28 July 2019

Why Do We Name Pontius Pilate in the Creed at Mass?

To place the Passion and Death of Christ solidly in history, in the governorship of Pontius Pilate, fifth governor of the province of Judæa, under Emperor Tiberius from AD 26/27 to AD 36/37.

From Aleteia

By Philip Kosloski

Isn't he a "bad guy"? Why is he signaled out and not others, such as Judas Iscariot?

On Sundays and special solemnities of the Catholic Church’s calendar, the Christian faithful recite what is commonly called the Nicene Creed. In the words of this Creed (as well as the Apostles Creed) the only names mentioned are the Virgin Mary and Pontius Pilate. Odd, right?
Why is it that these are the only two names in the Creed? And especially, why is a “villain” given such a prominent place in the Church’s summary of faith?
The inclusion of Pilate’s name in the creed can be traced back to the very beginnings of the Catholic Church. This section of the prayer was already quoted by Tertullian by the early 3rd century. For the early Christians, it was essential to include Pilate’s name.
One of the primary reasons the Church has kept this inclusion is to reinforce the historicity of Jesus’ Passion. The existence of Pontius Pilate can be verified by sources outside of the Gospels and his name provides a powerful reminder that Jesus’ death occurred within the context of Roman rule and at a specific date in human history.
Also, the creed was developed during the first few centuries of the Church, at a time when Christians were still under the Roman Empire. The inclusion of Pilate’s name was a way to situate Jesus within the history of the Roman Empire, appealing in a particular way to Roman Gentiles.
On the other hand, Fr. John Hardon believed the inclusion of Pilate’s name was meant to be a symbol of those political leaders who have persecuted Christians over the centuries. Hardon writes, “It is not coincidental that Pontius Pilate should be identified in the Apostles Creed. Pilate symbolizes the sufferings and persecution of the Church, which is the Mystical Body of Christ.”
There were three main charges which the Jews brought against Jesus. “We have found this man,” they claimed “perverting our nation, and forbidding the payment of taxes to Caesar and saying that he is Christ the king” (Luke 23:2). As we know all these charges were malicious. They were also political in nature. Yet they were enough to sway the cowardly Pilate to condemn Jesus to death. This has been the history of the Catholic Church ever since. By now millions of faithful followers of Christ have shed their blood for their fidelity to the Savior. Without exception, it has been the Pilates of every age who have been used by Christ’s enemies to persecute the Church He founded.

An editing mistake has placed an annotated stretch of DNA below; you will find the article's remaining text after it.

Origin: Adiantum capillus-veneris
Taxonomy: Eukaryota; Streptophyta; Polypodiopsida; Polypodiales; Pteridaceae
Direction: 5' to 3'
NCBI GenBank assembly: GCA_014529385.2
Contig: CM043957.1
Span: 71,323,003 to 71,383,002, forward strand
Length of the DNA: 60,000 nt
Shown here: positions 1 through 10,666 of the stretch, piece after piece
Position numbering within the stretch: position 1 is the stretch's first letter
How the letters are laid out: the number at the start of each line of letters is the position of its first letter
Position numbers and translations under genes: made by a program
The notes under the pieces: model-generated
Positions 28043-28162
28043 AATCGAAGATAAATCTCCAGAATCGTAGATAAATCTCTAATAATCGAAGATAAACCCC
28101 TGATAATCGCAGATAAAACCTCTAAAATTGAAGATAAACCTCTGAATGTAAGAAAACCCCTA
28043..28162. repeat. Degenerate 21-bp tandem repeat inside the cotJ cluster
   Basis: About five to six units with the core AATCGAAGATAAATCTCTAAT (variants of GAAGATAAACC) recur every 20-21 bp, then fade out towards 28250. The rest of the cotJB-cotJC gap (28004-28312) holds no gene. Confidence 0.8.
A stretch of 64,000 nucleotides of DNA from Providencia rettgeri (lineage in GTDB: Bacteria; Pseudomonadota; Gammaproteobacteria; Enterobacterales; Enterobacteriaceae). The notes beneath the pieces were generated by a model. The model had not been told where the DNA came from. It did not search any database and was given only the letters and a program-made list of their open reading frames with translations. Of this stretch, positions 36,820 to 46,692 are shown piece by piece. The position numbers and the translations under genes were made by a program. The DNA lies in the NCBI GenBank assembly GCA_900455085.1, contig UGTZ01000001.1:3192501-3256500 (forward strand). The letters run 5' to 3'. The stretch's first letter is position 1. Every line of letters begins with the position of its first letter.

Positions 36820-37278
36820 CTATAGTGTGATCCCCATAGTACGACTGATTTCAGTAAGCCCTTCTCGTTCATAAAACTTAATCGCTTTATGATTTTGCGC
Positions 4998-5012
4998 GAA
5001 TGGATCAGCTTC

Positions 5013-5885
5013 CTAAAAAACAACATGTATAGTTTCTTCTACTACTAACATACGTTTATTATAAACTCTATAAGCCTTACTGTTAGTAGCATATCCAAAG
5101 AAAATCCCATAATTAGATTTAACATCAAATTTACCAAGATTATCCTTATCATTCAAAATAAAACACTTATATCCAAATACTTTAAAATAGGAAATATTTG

The use of Pilate’s name is also considered by many as a symbol of our own participation in the Passion and death of Jesus. In a certain sense, we were Pilate, condemning Jesus to death, as the Catechism of the Catholic Church points out.
In her Magisterial teaching of the faith and in the witness of her saints, the Church has never forgotten that “sinners were the authors and the ministers of all the sufferings that the divine Redeemer endured.” Taking into account the fact that our sins affect Christ himself, the Church does not hesitate to impute to Christians the gravest responsibility for the torments inflicted upon Jesus.
In the end, Pilate is included in the creed not to place all the burden of Jesus’ death upon his shoulders, but as a name that represents various spiritual and temporal truths. Our sins were the primary reason Jesus died on the cross. Jesus freely gave his life for us all in order the we might experience the beauty of the resurrection.

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